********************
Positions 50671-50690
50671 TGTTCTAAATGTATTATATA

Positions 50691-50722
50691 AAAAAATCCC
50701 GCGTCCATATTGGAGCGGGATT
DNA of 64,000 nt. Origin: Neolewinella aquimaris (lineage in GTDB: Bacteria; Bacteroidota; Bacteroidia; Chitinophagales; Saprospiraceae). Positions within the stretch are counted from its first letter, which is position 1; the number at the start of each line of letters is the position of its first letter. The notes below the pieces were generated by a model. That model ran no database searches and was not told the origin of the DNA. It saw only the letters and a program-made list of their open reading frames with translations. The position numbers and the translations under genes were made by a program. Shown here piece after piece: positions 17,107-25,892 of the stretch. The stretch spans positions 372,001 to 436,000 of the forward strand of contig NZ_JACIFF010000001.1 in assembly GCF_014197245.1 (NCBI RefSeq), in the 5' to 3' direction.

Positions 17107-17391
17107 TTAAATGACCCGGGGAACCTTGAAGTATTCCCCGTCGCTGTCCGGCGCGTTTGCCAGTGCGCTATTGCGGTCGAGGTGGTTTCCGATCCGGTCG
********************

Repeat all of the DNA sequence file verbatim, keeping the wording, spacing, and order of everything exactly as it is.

Positions 50671-50690
50671 TGTTCTAAATGTATTATATA

Positions 50691-50722
50691 AAAAAATCCC
50701 GCGTCCATATTGGAGCGGGATT
DNA of 64,000 nt. Origin: Neolewinella aquimaris (lineage in GTDB: Bacteria; Bacteroidota; Bacteroidia; Chitinophagales; Saprospiraceae). Positions within the stretch are counted from its first letter, which is position 1; the number at the start of each line of letters is the position of its first letter. The notes below the pieces were generated by a model. That model ran no database searches and was not told the origin of the DNA. It saw only the letters and a program-made list of their open reading frames with translations. The position numbers and the translations under genes were made by a program. Shown here piece after piece: positions 17,107-25,892 of the stretch. The stretch spans positions 372,001 to 436,000 of the forward strand of contig NZ_JACIFF010000001.1 in assembly GCF_014197245.1 (NCBI RefSeq), in the 5' to 3' direction.

Positions 17107-17391
17107 TTAAATGACCCGGGGAACCTTGAAGTATTCCCCGTCGCTGTCCGGCGCGTTTGCCAGTGCGCTATTGCGGTCGAGGTGGTTTCCGATCCGGTCG